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Copy: University of Virginia Library As an acknowledgement for your services as Secretary to us, we desire you will accept one hundred Louis-dores which Mr. Grand will be so good as to pay you on receipt of this. We are, Sir, Your most Obedient Servants In Arthur Lee’s hand. 2,400 l.t. Designating WTF as the commissioners’ secretary, it should be noted, did not secure him the position; the...
Copy: Connecticut Historical Society We have to thank you for the Account you gave us of Capt. Johnson’s Escape and should have acknowledged the same sooner but were in hopes it would have been confirmed by his Arrival, but unhappily your Intelligence was premature and he unhappily remains still a prisoner. In Behalf of Doctr. Franklin and Self I am with much respect Your most Obedient and...
Copy: Connecticut Historical Society Your Favors of the 1st and 4th Inst. are before us and woud sooner have been replied to, but we were in hopes to have recd. the Samples of Indigo referr’d to in yours of the 1st. They are not arrived. We are not however the less sensible of your Kindness and for the Intelligence given us of the Qualities of Indigo, and at the same time of the price of...
This meeting, in Deane’s quarters in Paris at six in the evening of January 8, was the commissioners’ reward for all the frustrations of the previous year. Vergennes had announced to them on December 12 that France was ready to negotiate, but three weeks of silence followed while the court attempted to secure Spanish participation. Then, when Madrid made clear that it had no intention of...
Copy: Connecticut Historical Society We have wrote Capt. Nicholson who will procure you a Passage to America and we hope it may be such a one as will be agreable. Inclosed you have a Letter for the Hon’ble the Marine Board which you will send to them and attend their future Orders. Capt. Nicholson will give you notice where to meet him, or the Ship in which you can have a passage. We are...
(I) AL , (II) L , (III) AL : Harvard University Library We print the letters together because they are an entity: the first elicited the second, the second the third, all on the same day. The first was to the commissioners; the second was from, and the third to, Franklin and Deane alone. This was the second quarrel between Lee and his colleagues over who should carry copies of the...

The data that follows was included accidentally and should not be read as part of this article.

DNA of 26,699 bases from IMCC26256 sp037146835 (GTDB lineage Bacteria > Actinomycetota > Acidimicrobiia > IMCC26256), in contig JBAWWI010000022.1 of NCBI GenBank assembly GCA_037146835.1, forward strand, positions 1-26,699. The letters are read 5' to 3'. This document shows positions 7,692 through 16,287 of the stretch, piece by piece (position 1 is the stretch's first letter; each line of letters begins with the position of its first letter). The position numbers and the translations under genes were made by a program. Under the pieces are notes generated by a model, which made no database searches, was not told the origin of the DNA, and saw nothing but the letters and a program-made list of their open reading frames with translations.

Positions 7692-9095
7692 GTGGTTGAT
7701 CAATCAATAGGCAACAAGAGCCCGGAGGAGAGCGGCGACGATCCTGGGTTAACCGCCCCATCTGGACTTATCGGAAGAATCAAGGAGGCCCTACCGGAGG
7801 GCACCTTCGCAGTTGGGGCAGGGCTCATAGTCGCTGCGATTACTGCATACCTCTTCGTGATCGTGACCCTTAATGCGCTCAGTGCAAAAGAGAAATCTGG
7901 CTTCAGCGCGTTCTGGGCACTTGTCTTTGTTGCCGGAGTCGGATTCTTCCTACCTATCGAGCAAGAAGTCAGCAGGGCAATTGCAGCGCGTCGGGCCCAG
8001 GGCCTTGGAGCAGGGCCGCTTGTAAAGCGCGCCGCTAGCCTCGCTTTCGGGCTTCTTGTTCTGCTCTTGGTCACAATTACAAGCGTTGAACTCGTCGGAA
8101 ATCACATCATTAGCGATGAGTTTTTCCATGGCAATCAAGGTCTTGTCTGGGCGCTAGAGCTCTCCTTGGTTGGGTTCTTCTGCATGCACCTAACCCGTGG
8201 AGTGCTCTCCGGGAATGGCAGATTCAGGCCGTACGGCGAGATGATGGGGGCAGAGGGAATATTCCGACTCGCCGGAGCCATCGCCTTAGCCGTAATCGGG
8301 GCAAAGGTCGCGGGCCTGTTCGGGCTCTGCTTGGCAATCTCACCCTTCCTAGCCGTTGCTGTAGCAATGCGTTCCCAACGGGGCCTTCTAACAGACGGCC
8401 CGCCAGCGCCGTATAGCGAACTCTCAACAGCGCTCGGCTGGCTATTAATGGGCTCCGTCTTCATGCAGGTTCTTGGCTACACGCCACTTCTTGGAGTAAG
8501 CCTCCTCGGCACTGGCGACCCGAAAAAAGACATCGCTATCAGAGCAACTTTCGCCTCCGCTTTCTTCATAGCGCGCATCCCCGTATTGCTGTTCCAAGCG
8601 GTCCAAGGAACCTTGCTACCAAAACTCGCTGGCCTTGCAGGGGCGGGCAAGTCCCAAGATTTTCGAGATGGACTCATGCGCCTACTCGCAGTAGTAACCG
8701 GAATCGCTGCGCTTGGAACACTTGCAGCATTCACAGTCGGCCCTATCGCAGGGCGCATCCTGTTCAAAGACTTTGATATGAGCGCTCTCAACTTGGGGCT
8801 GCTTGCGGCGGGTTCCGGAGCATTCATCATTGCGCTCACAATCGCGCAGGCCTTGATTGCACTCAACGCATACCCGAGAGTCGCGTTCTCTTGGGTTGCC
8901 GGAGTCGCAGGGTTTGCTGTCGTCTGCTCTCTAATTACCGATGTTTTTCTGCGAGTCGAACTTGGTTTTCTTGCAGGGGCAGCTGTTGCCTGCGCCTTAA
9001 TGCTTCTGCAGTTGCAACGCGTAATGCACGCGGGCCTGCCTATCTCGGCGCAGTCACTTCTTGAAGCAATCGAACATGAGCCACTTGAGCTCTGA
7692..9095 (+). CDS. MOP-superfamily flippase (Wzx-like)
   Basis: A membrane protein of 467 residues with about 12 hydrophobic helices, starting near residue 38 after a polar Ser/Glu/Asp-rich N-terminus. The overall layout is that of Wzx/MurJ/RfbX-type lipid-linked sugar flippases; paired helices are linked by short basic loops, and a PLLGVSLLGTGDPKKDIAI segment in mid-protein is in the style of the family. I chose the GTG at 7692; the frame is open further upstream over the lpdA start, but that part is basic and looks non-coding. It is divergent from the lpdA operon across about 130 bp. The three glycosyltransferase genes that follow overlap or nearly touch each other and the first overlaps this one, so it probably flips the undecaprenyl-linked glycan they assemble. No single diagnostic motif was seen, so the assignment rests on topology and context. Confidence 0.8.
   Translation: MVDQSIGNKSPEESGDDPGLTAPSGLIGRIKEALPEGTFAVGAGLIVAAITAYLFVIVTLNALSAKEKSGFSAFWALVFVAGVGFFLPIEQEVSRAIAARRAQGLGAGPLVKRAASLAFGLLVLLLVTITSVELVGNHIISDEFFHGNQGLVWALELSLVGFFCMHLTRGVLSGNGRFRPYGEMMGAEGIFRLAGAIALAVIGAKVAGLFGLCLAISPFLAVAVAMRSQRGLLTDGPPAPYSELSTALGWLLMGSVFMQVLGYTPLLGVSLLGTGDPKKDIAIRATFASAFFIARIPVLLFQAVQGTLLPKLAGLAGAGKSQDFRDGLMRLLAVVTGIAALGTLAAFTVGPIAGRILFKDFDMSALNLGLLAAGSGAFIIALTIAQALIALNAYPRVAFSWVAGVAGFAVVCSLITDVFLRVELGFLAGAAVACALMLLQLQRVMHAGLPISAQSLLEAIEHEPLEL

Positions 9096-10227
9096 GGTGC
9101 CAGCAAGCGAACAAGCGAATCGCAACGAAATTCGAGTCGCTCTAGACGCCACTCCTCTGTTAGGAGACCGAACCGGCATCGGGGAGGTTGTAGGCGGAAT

ALS : American Philosophical Society I calld at Passi yesterday in expectation of meeting you together, that I might have an explanation of the affair with Mr. Stevenson, in which the whole blame is left to rest most undeservedly on me. I have been informd, that a Letter was written on this subject by Mr. Stevenson to the Commissioners, which has been answerd by you Gentlemen without any...
D : Library of Congress The commissioners met with Gérard on January 8 and agreed to negotiate two treaties, one of amity and commerce and the other for an eventual alliance. On the 18th Gérard presented them with drafts of both, which he asked them to return. They consequently spent the next days in making copies and translations of the drafts, a chore that they dared not entrust to a...
Copy: Library of Congress We desire you would advance to Capt. Paul Jones, of the Ranger, five hundred Louidores, for which your draught upon us will be paid. We are Sir Your most Obedient Servants (Signed) Notation: From the American Commissioners Letter of Credit Passy January 10th 1778 recd. Passy January 10th. 1778 To cover wages and equipment for the Ranger: Morison, Jones , p. 124. Jones...
Transcript: National Archives; incomplete copies: National Archives, Harvard University Library When the conversation turned to day on giving Mr. Williams credit for 200,000 l.t. more on our Banker, as we were just parting there was not time to consider the subject so maturely as the largeness of the demand seems to me to require. But I presume it cannot be either proper or warrantable in us...
Copy: Connecticut Historical Society Mr. Beaumarchais shewed us your Letter of the 7th Inst. by which we find that you had not so much Confidence in the Commissioners as to deliver the Cargo of the Amphitrite to their Order untill your Disbursements on the two Frigates should be paid you. On our part tho’ we were greatly surprised at the Amount of those Disbursements as well as the prices of...
ALS : National Archives Whereas we understand that Capt. Jones has in View to strike a Stroke upon the Enemy that may be greatly to their Damage, but in its nature not probably profitable to his Ship’s Company, unless some Reward be received from the Congress adequate to the Service done, And we being of Opinion that Rewards in such Cases are not only necessary for Encouragement, but are...